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Michael Bigham photo

Raised in the mill town of Prineville in Central Oregon beneath blue skies and rimrocks, Michael Bigham attended the University of Oregon and during his collegiate summers, fought range fires on the Oregon high desert for the Bureau of Land Management. He worked as a police officer with the Port of Portland and after leaving police work, obtained an MFA degree in Creative Writing from Vermont College. Michael lives in Portland, Oregon with his wife and daughter. Harkness is his first novel.

Would you call yourself a born writer? 

I’d call myself a born reader. I’ve always had a yen for books and have been known to read just about anywhere. I carry a book of short stories in the back of my car just in case I have time to kill. Since I read so much, I think that fired up my yen to write.

What was your inspiration for Harkness?

Nothing too original, I fear. Harkness is the name of my central character. Although it’s a mystery, the book is about Matthew Harkness’ perilous journey through life, how he reacts to murder in his county and tragedy in his own life.

What themes do you like to explore in your writing?

In Harkness, I take a shot at a couple of serious themes: discrimination because of sexual preference and race in rural America. In the early 50s, many small towns from Ohio westward to the Pacific coast and down into the southeast had ‘sundown’ laws. These laws stated that no person of color could reside within a town’s city limits from sundown to sunrise. I wondered what would happen if a black man stumbled into one of these towns just after the murder of a young white girl. Also, I wondered about how two gay men, lovers and pillars of the community, would live their lives within such a straight-laced community. Both men are married, but have to hide their sexuality. Gays and lesbians weren’t accepted back then.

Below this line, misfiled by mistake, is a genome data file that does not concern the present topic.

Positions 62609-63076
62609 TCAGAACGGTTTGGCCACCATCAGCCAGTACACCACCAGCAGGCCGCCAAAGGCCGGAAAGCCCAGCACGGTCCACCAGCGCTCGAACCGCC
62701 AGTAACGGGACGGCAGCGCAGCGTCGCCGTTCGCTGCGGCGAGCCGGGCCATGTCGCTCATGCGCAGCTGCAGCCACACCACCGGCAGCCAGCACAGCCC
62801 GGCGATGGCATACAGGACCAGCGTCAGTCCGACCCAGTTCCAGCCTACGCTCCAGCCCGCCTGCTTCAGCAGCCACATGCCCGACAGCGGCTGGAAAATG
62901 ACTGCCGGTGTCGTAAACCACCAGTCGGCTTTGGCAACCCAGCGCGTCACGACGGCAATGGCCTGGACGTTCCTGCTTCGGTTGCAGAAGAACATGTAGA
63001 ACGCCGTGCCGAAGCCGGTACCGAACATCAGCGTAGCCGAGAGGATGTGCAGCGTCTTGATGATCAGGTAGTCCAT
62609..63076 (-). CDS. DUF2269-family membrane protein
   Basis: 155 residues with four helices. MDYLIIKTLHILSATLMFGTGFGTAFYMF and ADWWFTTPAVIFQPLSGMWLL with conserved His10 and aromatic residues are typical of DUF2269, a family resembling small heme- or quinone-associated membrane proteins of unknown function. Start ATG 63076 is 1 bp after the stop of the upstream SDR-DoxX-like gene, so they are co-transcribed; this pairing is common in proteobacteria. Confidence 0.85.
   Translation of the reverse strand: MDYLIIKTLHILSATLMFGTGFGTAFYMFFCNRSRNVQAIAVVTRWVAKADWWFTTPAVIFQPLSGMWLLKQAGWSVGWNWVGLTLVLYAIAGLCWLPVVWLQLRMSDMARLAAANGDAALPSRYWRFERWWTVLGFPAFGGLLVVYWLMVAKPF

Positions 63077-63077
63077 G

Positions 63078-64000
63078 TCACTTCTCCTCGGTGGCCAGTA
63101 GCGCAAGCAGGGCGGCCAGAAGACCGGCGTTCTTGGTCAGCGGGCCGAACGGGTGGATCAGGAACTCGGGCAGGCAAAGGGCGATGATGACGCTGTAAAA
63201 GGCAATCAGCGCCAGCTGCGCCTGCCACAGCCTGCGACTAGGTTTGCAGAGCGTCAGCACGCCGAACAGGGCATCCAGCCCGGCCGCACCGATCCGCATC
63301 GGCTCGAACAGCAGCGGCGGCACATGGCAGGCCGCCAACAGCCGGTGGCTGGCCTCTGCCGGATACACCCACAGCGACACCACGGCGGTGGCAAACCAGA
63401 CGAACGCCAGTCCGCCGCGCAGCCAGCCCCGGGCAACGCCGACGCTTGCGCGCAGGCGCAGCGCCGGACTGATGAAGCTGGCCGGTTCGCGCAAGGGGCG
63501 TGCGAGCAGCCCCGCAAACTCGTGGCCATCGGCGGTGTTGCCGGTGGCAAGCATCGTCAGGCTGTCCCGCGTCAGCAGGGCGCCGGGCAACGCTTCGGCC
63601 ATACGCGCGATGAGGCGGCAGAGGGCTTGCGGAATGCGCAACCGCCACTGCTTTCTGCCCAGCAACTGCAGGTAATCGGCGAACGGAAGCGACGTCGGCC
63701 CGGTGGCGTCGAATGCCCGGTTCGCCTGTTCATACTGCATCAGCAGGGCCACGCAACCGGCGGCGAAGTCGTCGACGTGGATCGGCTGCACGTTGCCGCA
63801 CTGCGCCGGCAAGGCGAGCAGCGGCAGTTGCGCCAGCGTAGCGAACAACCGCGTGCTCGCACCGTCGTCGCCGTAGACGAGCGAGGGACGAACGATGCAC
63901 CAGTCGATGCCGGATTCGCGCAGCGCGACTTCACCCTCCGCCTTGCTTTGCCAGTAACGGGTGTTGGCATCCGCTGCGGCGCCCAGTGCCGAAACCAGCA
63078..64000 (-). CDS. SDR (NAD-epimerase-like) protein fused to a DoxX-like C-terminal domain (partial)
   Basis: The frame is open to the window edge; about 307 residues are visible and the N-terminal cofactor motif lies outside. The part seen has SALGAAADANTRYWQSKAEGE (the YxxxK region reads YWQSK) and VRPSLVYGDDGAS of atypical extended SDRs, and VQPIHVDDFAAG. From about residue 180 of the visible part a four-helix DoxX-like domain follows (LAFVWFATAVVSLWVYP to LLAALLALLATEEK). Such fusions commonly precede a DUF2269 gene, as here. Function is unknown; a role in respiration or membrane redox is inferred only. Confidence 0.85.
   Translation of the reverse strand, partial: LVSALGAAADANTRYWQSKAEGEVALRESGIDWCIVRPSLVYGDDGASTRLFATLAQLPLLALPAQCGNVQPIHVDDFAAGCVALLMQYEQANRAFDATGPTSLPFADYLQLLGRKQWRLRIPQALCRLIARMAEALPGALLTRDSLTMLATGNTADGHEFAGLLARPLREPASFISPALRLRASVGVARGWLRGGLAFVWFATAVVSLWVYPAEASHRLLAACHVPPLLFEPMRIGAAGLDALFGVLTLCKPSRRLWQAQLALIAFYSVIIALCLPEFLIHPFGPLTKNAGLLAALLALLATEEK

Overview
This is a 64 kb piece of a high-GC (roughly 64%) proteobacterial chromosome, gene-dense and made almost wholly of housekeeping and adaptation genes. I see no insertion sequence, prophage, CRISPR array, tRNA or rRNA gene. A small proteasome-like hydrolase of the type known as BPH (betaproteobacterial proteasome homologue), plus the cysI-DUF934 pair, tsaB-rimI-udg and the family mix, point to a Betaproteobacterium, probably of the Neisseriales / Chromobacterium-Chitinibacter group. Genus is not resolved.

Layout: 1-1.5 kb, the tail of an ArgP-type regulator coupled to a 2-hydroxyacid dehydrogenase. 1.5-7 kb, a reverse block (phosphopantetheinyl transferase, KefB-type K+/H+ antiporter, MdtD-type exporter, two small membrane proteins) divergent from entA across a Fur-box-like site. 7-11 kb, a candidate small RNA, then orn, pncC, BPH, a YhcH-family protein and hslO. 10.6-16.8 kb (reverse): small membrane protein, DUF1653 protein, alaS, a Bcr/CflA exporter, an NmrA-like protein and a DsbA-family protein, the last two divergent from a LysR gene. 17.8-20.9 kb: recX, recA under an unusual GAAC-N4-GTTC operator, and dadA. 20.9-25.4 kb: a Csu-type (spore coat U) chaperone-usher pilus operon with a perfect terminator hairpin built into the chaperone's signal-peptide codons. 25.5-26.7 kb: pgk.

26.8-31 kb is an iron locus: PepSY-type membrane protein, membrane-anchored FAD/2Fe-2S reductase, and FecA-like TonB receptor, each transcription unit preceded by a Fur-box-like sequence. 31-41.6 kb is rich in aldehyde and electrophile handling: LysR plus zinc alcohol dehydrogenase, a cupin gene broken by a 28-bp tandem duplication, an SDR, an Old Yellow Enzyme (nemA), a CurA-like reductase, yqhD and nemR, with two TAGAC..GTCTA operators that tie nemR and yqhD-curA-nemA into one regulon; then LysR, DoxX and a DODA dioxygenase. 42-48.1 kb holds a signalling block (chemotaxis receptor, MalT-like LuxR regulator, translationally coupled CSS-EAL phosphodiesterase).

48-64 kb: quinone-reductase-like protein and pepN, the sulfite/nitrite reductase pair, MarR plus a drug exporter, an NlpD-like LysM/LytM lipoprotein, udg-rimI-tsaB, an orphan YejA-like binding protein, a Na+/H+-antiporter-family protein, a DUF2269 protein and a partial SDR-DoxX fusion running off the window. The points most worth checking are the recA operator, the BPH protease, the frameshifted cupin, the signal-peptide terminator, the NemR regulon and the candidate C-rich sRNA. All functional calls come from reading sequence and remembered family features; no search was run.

How long did it take you to complete the novel? Harkness cover

Longer than it should have, several years. I spent a lot of time spinning my wheels trying the traditional route of finding an agent and mainstream publisher. Fortunately, the publishing industry is changing and writers are able to self-publish or work with small boutique publishers to get their books out.

Are you disciplined? Describe a typical writing day.

Discipline comes and goes for me. Right now, I’m working hard on the next book in this series, Thunderhead: A High Desert Mystery, and writing on a regular basis. I usually head off to a coffee shop in the late morning or early afternoon and try to work on my manuscript for a couple of hours. I don’t have a set goal for the number of words per day, because some days I’ll spend revising and rewriting a scene that I’ve worked on previously.

What did you find most challenging about writing this book?

Just keeping engaged. I have an 11-year-old daughter and I’m a member of the City of Portland’s Citizen Review Board, which is the community watchdog for Portland Police. Sometimes life can sap your creative energy.

What do you love most about being an author?

I love being creative, thinking about plotting and characters, pushing my mind in new directions. I also find it important to connect with other writers. Writing is a lonely art and we need to connect and get feedback on our efforts.

Where can we find you on the web?

My website is michaelbigham.com and I have a twitter address: @wassir

Thanks for taking the time to interview me. I appreciate it.

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Harkness cover